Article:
Toni Morrison: Beloved

In the troubled years following the Civil War, the spirit of a murdered child haunts the Ohio home of a former slave. This angry, destructive ghost breaks mirrors, leaves its fingerprints in cake icing, and generally makes life difficult for Sethe and her family; nevertheless, the woman finds the haunting oddly comforting for the spirit is that of her own dead baby, never named, thought of only as Beloved.

A dead child, a runaway slave, a terrible secret–these are the central concerns of Toni Morrison’s Pulitzer Prize-winning Beloved
Beloved is a dense, complex novel that yields up its secrets one by one. As Morrison takes us deeper into Sethe’s history and her memories, the horrifying circumstances of her baby’s death start to make terrible sense. And as past meets present in the shape of a mysterious young woman about the same age as Sethe’s daughter would have been, the narrative builds inexorably to its powerful, painful conclusion. Beloved may well be the defining novel of slavery in America, the one that all others will be measured by.

I am worn the heck out. Toni Morrison has done me in.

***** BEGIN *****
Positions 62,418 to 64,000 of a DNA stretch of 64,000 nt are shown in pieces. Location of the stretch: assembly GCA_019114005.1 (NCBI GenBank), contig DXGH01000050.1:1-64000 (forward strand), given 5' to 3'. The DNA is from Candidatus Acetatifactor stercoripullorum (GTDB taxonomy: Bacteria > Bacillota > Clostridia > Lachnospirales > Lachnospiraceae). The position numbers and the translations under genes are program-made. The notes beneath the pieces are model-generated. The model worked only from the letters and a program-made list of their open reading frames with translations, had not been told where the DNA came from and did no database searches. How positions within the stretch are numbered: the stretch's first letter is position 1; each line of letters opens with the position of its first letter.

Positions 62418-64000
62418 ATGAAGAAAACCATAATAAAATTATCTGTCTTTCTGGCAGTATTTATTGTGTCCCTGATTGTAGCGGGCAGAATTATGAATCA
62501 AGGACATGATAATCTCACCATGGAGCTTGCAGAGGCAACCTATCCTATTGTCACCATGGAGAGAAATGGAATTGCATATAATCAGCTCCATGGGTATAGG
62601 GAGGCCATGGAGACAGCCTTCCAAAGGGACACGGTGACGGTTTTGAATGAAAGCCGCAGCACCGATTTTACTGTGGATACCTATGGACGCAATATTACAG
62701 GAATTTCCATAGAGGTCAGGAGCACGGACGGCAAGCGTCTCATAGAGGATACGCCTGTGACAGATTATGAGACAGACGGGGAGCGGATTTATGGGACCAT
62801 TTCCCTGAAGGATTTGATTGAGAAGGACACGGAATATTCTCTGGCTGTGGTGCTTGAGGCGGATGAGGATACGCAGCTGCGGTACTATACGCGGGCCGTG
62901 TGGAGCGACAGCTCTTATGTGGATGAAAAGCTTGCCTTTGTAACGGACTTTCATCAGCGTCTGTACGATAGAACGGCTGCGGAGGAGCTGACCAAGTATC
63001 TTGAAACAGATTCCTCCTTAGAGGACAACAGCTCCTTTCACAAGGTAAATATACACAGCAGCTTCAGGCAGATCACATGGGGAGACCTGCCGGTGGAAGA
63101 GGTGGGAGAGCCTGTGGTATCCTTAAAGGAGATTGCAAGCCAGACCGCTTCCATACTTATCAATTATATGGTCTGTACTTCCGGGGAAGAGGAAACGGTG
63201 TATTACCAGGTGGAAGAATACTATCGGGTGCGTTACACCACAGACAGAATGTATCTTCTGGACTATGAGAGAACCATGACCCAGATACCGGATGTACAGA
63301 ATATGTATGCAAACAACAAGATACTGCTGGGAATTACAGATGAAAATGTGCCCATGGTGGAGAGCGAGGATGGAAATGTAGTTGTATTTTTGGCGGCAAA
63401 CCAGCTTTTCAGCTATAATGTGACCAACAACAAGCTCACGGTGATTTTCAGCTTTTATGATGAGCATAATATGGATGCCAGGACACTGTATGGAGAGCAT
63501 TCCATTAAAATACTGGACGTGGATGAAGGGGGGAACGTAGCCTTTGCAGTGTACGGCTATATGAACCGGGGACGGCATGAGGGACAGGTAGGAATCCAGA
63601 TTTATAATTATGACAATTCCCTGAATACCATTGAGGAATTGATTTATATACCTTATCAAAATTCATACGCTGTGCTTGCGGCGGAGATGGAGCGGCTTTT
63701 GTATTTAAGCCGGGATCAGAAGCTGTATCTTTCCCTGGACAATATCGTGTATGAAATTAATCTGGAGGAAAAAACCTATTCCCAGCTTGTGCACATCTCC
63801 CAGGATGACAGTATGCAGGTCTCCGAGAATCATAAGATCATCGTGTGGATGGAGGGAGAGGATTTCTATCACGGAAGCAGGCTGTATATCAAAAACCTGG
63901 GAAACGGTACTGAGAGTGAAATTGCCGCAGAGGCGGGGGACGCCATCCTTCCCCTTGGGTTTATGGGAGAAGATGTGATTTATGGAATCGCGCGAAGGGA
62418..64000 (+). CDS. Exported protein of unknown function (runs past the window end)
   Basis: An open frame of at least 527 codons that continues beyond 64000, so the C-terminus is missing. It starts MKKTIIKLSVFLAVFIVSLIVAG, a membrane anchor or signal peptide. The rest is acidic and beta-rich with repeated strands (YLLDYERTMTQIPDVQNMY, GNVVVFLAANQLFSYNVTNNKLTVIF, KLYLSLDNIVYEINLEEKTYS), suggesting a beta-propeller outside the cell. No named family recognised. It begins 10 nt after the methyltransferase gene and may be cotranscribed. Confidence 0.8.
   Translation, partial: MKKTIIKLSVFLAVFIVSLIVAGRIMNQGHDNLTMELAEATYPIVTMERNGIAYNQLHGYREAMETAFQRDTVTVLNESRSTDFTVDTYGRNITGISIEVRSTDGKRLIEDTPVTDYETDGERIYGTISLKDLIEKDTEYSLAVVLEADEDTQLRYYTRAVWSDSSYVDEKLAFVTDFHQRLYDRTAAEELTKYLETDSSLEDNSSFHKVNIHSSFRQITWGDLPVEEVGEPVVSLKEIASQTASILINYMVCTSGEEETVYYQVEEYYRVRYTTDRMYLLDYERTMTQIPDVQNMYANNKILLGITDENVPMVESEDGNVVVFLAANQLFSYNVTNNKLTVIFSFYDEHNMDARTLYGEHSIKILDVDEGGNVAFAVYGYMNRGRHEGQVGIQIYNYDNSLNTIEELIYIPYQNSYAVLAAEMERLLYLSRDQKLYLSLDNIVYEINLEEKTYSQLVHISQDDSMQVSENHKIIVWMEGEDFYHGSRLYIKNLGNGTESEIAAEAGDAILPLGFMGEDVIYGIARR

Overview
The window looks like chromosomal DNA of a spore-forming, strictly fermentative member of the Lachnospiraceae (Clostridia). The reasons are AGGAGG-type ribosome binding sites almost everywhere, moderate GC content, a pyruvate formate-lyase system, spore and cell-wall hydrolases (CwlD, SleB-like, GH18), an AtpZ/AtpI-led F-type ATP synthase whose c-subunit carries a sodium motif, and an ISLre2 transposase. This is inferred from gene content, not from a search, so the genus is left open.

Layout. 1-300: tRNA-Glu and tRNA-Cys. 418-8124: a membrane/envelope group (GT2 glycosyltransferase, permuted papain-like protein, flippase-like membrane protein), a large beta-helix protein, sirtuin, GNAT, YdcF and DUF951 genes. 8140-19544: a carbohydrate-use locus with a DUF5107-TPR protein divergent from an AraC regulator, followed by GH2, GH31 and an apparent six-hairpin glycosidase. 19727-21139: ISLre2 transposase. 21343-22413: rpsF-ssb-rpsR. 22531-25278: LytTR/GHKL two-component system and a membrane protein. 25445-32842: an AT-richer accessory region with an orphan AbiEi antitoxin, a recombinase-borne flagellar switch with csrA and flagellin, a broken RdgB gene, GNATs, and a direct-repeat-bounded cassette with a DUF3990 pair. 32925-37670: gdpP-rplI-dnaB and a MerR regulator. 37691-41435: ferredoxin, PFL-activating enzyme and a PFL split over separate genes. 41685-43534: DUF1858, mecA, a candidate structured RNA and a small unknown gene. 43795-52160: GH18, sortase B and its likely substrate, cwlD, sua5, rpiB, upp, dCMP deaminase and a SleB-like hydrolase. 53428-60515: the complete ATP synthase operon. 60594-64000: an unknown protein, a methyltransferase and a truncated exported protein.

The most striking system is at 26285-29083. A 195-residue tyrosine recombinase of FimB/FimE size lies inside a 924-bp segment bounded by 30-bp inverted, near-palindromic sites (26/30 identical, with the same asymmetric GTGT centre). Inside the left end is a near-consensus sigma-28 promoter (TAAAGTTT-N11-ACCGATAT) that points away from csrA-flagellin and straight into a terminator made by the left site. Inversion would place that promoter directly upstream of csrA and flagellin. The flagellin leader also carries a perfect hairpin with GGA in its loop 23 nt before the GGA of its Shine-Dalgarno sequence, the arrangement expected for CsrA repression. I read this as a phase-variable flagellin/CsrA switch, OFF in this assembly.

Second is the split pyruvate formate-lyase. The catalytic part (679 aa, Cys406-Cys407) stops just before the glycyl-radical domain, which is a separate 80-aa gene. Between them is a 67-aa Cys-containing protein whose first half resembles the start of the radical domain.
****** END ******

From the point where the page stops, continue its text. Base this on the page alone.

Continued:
For most of Beloved, I wasn’t even sure what the hell was going on. If a friend hasn’t given me this link, I would have just turned in a bunch of circles. At least knowing the true story behind the fiction, there was a little bit of direction. This book is DARK though.

It’s also super deep. Of course it is. Toni Morrison wrote it–would you expect anything less than bottom of the ocean depth? There’s so much to unpack here, and it is going to take a couple of rereads before I totally understand it. I even had to pull the Wiki page to comprehend the plot. The timeline shifts back and forth all over the place, there’s a poltergeist, there is cow sex. Cow sex, Ms. Morrison? Really?

I’m not prepared to give this a rating yet. Beloved will go to my Reread pile to come back to another time. Morrison definitely requires more than one visit to understand her books, so I anticipated this. Expect an updated review in a year or two.

I do want to leave you with one quote that struck me to the soul, though:

Whitepeople believed that whatever the manners, under every dark skin was a jungle. Swift unnavigable waters, swinging screaming baboons, sleeping snakes, red gums ready for their sweet white blood. In a way, he thought, they were right. The more coloredpeople spent their strength trying to convince them how gentle they were, how clever and loving, how human, the more they used themselves up to persuade whites of something Negroes believed could not be questioned, the deeper and more tangled the jungle grew inside. But it wasn’t the jungle blacks brought with them to this place from the other (livable) place. It was the jungle whilefolks planted in them. And it grew. It spread. In, through and after life, it spread, until it invaded the whites who had made it. Touched them every one. Changed and altered them. Made them bloody, silly, worse than they ever wanted to be, so scared were they of the jungle they had made. The screaming baboon lived under their own white skin, the red gums were their own.

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